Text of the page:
WHY Do I Need Water?

You probably know that your body needs water throughout the day, but do you know exactly why? We found a laundry list of reasons why you should drink up!

  • Fluid balance. Roughly 60 percent of the body is made of water. Drinking enough H2O maintains the body’s fluid balance, which helps transport nutrients in the body, regulate body temperature, digest food, and more.
     
  • Calorie control. Forget other diet tricks — drinking water could also help with weight loss. Numerous studies have found a connection between water consumption and losing a few pounds. The secret reason? Water simply helps people feel full, and as a result consume fewer calories.
     
  • Muscle fuel. Sweating at the gym causes muscles to lose water. And when the muscles don’t have enough water, they get tired. So for extra energy, try drinking water to push through that final set of squats.
     
  • Clearer skin. Certain toxins in the body can cause the skin to inflame, which results in clogged pores and acne. While science saying water makes the skin wrinkle free is contradictory, water does flush out these toxins and can reduce the risk of pimples.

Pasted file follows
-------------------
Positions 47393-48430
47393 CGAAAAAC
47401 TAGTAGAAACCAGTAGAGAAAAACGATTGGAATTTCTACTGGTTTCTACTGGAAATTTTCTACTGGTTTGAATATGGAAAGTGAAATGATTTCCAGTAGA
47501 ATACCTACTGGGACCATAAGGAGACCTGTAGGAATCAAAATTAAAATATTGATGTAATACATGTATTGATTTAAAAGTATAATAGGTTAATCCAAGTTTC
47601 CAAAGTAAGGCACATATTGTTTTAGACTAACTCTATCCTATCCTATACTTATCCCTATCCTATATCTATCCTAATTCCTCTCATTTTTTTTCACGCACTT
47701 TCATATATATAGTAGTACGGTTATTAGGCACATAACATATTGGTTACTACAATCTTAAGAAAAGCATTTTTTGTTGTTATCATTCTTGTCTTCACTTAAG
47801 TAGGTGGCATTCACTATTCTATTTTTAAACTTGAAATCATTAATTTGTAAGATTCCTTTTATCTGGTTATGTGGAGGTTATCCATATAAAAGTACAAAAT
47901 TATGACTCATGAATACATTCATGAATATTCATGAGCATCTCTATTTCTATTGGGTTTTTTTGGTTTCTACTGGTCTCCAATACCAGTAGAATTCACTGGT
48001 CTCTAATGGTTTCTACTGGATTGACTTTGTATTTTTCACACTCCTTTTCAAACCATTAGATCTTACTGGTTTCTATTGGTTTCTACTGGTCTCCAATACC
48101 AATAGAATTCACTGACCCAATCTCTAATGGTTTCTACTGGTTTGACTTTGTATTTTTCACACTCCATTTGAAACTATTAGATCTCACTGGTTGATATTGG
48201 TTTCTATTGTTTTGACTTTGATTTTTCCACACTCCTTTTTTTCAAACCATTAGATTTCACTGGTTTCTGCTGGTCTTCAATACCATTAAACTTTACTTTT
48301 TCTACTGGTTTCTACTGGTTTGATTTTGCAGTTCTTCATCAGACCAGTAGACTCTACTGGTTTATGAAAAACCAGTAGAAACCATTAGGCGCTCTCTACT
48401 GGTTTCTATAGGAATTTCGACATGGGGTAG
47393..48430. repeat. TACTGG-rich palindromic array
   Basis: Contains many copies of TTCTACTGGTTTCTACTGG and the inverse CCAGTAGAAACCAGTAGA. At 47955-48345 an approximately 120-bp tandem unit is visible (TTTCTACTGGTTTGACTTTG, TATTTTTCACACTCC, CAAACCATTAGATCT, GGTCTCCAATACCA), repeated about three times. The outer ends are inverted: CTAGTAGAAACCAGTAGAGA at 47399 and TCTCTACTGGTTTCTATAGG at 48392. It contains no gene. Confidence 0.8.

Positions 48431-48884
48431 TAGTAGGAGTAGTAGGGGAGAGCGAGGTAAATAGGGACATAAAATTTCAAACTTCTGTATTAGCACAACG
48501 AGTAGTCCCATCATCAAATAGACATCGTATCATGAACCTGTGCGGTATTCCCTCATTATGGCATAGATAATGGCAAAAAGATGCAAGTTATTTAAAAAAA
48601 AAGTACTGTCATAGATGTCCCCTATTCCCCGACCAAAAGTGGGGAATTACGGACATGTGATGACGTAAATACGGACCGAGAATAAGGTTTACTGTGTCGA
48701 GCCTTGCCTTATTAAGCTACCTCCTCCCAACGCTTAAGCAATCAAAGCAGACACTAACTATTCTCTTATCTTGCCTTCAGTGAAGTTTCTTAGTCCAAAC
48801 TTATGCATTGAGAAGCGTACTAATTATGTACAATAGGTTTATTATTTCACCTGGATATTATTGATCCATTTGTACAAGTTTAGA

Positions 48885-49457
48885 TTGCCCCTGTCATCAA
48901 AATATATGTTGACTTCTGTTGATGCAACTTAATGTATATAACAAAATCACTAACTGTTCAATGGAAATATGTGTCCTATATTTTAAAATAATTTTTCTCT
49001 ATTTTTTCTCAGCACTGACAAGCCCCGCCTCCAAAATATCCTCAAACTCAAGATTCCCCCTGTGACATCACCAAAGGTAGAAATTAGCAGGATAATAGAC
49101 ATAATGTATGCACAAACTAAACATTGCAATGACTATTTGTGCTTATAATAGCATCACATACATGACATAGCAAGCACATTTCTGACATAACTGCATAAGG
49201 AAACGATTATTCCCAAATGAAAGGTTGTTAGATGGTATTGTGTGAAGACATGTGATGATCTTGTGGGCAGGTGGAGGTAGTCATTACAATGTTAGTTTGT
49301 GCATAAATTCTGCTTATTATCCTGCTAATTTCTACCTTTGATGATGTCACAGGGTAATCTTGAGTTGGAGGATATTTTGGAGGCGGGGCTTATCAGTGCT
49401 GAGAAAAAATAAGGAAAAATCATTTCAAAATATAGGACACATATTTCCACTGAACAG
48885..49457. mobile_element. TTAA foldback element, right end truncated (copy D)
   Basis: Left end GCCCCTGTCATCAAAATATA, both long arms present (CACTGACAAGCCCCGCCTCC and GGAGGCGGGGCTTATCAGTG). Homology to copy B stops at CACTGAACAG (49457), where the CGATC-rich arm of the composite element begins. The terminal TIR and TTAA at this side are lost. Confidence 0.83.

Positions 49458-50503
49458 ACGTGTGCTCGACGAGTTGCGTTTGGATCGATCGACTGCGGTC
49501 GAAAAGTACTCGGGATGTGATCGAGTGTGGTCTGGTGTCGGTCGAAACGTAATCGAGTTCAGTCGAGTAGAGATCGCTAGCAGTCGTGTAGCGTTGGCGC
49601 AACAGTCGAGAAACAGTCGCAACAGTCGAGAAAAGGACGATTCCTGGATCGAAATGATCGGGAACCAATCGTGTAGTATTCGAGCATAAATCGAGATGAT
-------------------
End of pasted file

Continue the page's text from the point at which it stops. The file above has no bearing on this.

• Kidney function. Our kidneys process 200 quarts of blood daily, sifting out waste and transporting urine to the bladder. Yet, kidneys need  enough fluids to clear away what we don’t need in the body. Let's drink to that!
     
  • Productivity boost. In order to really focus, a glass of water could help people concentrate and stay refreshed and alert.
     
  • Fatigue buster. Move over coffee — water can help fight those tired eyes too. One of the most common symptoms of dehydration is tiredness. Just another reason to go for the big gulp! (Not the 7-11 kind.)  

  • Pain prevention. A little water can really go a long way. Aching joints and muscle cramps and strains can all occur if the body is dehydrated.
     
  • Keep things flowing. Nobody wants to deal with digestion issues. Luckily, drinking enough water adds fluids to the colon which helps make things, ahem, move smoothly.
     
  • Sickness fighter. Water may help with decongestion and dehydration, helping the body bounce back when feeling under the weather. Just beware — drinking fluids hasn’t been scientifically proven to beat colds in one swoop, so don’t swap this for a trip to the doctor or other cold remedies.